The mission of the Department of Medical Microbiology & Immunology (MMI) is to provide comprehensive scientific instruction to students, conduct novel and meaningful research, and offer consultation in microbiology and immunology as they relate to human disease.
MMI provides an exceptional learning environment for undergraduates through rigorous coursework and research opportunities. Graduate students may earn a Ph.D. through the MMI co-sponsored, nationally acclaimed Microbiology Doctoral Training Program. The success of our instructional efforts is evident from the excellent student evaluations and ratings, the numerous teaching awards garnered by our faculty, and the doctoral training program's ranking of first among U.S. public institutions and third nationwide.
Research underway in our department involves the intimate study of bacterial, fungal, protozoan, and viral pathogens and diseases including malaria, sleeping sickness, E. coli O157:H7, Neisseria gonorrhoeae, Blastomyces, Aspergillus, HIV/AIDS, herpes simplex virus, and hepatitis C virus. Faculty also investigate diverse immunological topics such as regulatory T cell biology, leukocyte migration, antigen presentation, and vaccine development and efficacy. Recently, outstanding research groups have been established to address bioterrorism and symbiotic relationships between bacteria and animals. Since the Department's establishment in 1935, our faculty have made fundamental contributions to the study of infectious disease and immunity. Our current faculty demographic reveals a melting pot of well-established, recognized leaders in the field, a consistently productive group of mid-level faculty, and a new group of junior faculty who are poised to step to the fore and represent our department well into the future.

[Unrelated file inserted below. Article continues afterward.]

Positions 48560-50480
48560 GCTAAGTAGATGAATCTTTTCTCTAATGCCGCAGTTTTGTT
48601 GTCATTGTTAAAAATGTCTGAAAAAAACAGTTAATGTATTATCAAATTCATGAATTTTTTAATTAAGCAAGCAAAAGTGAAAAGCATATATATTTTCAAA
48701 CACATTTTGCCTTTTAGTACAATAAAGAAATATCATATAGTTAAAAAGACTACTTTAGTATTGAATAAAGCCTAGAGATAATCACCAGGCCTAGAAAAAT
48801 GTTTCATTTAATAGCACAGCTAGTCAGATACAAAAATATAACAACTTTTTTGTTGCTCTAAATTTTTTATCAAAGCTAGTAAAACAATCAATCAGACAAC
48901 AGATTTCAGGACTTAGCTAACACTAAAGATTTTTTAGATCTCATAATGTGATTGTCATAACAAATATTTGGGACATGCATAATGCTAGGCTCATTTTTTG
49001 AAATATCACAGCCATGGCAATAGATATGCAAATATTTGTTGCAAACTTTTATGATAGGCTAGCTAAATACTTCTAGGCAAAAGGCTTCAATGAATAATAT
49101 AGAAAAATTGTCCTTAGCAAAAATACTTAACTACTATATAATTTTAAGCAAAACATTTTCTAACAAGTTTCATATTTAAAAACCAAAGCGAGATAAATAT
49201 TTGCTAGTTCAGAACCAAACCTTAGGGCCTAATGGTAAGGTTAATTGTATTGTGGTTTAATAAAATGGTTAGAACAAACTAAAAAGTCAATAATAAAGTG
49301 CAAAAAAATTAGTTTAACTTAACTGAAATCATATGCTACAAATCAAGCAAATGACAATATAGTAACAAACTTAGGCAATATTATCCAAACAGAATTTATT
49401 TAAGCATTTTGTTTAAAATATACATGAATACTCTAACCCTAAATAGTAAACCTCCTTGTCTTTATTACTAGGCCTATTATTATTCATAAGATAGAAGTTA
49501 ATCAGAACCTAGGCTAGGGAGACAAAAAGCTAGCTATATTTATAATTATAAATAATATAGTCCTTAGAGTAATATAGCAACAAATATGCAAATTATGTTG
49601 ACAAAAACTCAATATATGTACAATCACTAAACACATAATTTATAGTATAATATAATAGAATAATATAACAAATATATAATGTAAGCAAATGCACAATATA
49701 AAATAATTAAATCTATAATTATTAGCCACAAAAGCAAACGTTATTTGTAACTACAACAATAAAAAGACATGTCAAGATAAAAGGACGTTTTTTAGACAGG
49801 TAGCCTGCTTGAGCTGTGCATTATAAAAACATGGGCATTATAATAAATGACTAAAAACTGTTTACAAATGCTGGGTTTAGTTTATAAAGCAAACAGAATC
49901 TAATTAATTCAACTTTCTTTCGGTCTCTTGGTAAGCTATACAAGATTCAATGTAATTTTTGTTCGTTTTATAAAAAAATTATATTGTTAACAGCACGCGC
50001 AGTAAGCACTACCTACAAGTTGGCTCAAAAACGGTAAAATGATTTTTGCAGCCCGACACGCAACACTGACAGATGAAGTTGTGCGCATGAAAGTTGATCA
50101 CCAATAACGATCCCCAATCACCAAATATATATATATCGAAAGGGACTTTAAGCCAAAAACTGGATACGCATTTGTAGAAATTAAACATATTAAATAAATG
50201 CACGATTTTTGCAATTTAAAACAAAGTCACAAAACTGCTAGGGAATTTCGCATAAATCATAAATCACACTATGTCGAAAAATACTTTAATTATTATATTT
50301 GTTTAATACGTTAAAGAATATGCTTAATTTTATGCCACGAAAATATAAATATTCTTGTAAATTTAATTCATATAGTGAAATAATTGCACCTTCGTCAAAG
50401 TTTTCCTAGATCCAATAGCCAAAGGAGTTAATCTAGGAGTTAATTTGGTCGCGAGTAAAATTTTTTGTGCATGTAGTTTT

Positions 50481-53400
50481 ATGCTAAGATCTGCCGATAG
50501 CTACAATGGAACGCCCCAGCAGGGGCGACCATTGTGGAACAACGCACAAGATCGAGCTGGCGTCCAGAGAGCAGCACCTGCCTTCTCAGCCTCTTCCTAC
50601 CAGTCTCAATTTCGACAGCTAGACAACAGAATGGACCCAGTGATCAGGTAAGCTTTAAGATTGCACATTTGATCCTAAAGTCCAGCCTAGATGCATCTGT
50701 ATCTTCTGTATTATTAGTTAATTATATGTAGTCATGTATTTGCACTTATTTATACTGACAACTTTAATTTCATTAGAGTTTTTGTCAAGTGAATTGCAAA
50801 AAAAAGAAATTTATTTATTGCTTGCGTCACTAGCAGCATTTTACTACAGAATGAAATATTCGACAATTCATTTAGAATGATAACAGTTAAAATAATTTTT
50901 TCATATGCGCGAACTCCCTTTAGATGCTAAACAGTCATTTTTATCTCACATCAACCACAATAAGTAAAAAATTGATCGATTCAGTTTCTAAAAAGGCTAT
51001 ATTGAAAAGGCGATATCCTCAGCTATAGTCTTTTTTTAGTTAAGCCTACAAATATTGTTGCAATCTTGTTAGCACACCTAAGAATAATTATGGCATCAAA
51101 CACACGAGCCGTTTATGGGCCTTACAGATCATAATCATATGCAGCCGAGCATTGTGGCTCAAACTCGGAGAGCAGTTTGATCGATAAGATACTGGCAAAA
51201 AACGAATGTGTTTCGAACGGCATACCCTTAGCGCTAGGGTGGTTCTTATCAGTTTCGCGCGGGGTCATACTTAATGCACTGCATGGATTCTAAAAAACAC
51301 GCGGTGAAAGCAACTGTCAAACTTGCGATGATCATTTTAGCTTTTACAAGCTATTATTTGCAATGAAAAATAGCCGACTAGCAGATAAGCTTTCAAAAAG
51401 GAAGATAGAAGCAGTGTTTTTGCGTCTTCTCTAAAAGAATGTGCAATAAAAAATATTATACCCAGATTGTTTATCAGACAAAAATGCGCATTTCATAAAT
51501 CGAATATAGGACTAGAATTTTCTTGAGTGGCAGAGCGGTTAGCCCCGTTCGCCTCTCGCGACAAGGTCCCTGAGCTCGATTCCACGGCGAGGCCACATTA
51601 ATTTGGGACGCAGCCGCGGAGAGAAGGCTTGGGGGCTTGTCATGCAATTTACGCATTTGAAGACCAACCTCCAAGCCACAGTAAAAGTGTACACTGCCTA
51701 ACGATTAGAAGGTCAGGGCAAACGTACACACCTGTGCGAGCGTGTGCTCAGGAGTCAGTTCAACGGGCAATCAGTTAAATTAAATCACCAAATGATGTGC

The Departments of Medical Microbiology & Immunology and Bacteriology are again sponsoring the Perlman Symposium on Antibiotic Discovery and Development, initiated in 2010. The symposium highlights the medical aspects of antibiotic and microbiological research at the University of Wisconsin-Madison. This symposium is made possible by a generous gift from Kato Perlman in memory of David Perlman.